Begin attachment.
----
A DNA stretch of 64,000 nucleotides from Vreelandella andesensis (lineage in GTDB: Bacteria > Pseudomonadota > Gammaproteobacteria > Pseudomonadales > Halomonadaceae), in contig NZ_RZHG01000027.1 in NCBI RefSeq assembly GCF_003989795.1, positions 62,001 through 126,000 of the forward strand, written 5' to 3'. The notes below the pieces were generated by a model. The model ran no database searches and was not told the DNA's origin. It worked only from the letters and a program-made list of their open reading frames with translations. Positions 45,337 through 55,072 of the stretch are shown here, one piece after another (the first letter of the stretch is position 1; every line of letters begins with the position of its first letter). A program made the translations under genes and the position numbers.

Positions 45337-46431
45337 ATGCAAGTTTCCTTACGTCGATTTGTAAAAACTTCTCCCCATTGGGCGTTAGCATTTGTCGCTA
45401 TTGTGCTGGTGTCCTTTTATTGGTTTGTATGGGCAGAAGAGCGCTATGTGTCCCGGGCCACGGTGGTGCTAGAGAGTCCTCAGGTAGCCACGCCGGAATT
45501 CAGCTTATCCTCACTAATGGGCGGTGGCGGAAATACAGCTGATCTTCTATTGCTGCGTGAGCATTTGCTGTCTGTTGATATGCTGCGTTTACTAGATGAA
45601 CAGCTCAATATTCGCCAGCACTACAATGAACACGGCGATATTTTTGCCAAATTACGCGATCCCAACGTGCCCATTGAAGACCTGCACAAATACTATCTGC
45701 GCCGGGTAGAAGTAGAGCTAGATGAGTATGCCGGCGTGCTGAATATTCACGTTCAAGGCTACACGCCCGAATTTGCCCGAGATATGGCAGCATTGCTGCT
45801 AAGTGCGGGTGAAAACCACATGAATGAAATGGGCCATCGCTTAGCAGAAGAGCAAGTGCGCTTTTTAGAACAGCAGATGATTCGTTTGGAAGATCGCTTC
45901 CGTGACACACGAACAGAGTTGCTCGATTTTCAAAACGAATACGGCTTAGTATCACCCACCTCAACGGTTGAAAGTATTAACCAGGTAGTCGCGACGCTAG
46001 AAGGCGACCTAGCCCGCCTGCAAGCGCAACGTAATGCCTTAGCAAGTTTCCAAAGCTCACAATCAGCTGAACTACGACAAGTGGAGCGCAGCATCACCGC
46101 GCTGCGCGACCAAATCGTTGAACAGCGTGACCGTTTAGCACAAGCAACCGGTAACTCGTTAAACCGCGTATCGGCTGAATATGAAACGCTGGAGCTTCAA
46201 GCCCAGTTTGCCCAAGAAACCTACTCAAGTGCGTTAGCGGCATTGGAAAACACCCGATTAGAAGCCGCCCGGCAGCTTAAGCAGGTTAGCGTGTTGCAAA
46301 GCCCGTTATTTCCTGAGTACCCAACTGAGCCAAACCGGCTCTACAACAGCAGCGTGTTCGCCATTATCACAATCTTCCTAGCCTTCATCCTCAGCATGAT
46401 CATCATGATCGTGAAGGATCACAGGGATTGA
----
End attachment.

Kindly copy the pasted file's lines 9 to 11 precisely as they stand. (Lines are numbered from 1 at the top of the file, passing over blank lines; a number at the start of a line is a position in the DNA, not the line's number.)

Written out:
45901 CGTGACACACGAACAGAGTTGCTCGATTTTCAAAACGAATACGGCTTAGTATCACCCACCTCAACGGTTGAAAGTATTAACCAGGTAGTCGCGACGCTAG
46001 AAGGCGACCTAGCCCGCCTGCAAGCGCAACGTAATGCCTTAGCAAGTTTCCAAAGCTCACAATCAGCTGAACTACGACAAGTGGAGCGCAGCATCACCGC
46101 GCTGCGCGACCAAATCGTTGAACAGCGTGACCGTTTAGCACAAGCAACCGGTAACTCGTTAAACCGCGTATCGGCTGAATATGAAACGCTGGAGCTTCAA